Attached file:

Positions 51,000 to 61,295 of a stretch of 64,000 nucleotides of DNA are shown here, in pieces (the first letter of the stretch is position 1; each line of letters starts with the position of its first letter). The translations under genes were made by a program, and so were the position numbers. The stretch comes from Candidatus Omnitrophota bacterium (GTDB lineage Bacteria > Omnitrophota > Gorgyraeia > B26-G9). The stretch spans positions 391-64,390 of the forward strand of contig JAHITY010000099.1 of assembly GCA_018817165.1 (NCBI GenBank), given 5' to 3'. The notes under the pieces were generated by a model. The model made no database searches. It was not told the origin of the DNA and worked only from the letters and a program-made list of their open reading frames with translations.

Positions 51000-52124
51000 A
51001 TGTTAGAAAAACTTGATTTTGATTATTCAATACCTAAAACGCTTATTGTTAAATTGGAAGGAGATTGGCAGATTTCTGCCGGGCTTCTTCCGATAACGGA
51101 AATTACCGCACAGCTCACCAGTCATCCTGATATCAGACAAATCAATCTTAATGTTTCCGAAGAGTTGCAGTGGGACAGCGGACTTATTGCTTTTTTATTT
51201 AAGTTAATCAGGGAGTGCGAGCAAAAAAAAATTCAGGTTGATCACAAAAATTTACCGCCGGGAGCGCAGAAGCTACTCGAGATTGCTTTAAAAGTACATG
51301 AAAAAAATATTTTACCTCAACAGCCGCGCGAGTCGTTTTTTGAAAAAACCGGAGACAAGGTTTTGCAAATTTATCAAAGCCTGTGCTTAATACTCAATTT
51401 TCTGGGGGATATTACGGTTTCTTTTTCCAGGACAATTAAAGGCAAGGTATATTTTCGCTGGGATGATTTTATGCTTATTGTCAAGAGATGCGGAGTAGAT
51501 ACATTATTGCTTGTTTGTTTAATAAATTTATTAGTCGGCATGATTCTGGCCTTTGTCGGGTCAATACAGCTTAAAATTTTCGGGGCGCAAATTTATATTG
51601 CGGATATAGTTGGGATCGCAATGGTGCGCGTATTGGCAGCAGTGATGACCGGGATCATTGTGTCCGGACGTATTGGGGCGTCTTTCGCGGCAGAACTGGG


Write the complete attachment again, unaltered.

Positions 51,000 to 61,295 of a stretch of 64,000 nucleotides of DNA are shown here, in pieces (the first letter of the stretch is position 1; each line of letters starts with the position of its first letter). The translations under genes were made by a program, and so were the position numbers. The stretch comes from Candidatus Omnitrophota bacterium (GTDB lineage Bacteria > Omnitrophota > Gorgyraeia > B26-G9). The stretch spans positions 391-64,390 of the forward strand of contig JAHITY010000099.1 of assembly GCA_018817165.1 (NCBI GenBank), given 5' to 3'. The notes under the pieces were generated by a model. The model made no database searches. It was not told the origin of the DNA and worked only from the letters and a program-made list of their open reading frames with translations.

Positions 51000-52124
51000 A
51001 TGTTAGAAAAACTTGATTTTGATTATTCAATACCTAAAACGCTTATTGTTAAATTGGAAGGAGATTGGCAGATTTCTGCCGGGCTTCTTCCGATAACGGA
51101 AATTACCGCACAGCTCACCAGTCATCCTGATATCAGACAAATCAATCTTAATGTTTCCGAAGAGTTGCAGTGGGACAGCGGACTTATTGCTTTTTTATTT
51201 AAGTTAATCAGGGAGTGCGAGCAAAAAAAAATTCAGGTTGATCACAAAAATTTACCGCCGGGAGCGCAGAAGCTACTCGAGATTGCTTTAAAAGTACATG
51301 AAAAAAATATTTTACCTCAACAGCCGCGCGAGTCGTTTTTTGAAAAAACCGGAGACAAGGTTTTGCAAATTTATCAAAGCCTGTGCTTAATACTCAATTT
51401 TCTGGGGGATATTACGGTTTCTTTTTCCAGGACAATTAAAGGCAAGGTATATTTTCGCTGGGATGATTTTATGCTTATTGTCAAGAGATGCGGAGTAGAT
51501 ACATTATTGCTTGTTTGTTTAATAAATTTATTAGTCGGCATGATTCTGGCCTTTGTCGGGTCAATACAGCTTAAAATTTTCGGGGCGCAAATTTATATTG
51601 CGGATATAGTTGGGATCGCAATGGTGCGCGTATTGGCAGCAGTGATGACCGGGATCATTGTGTCCGGACGTATTGGGGCGTCTTTCGCGGCAGAACTGGG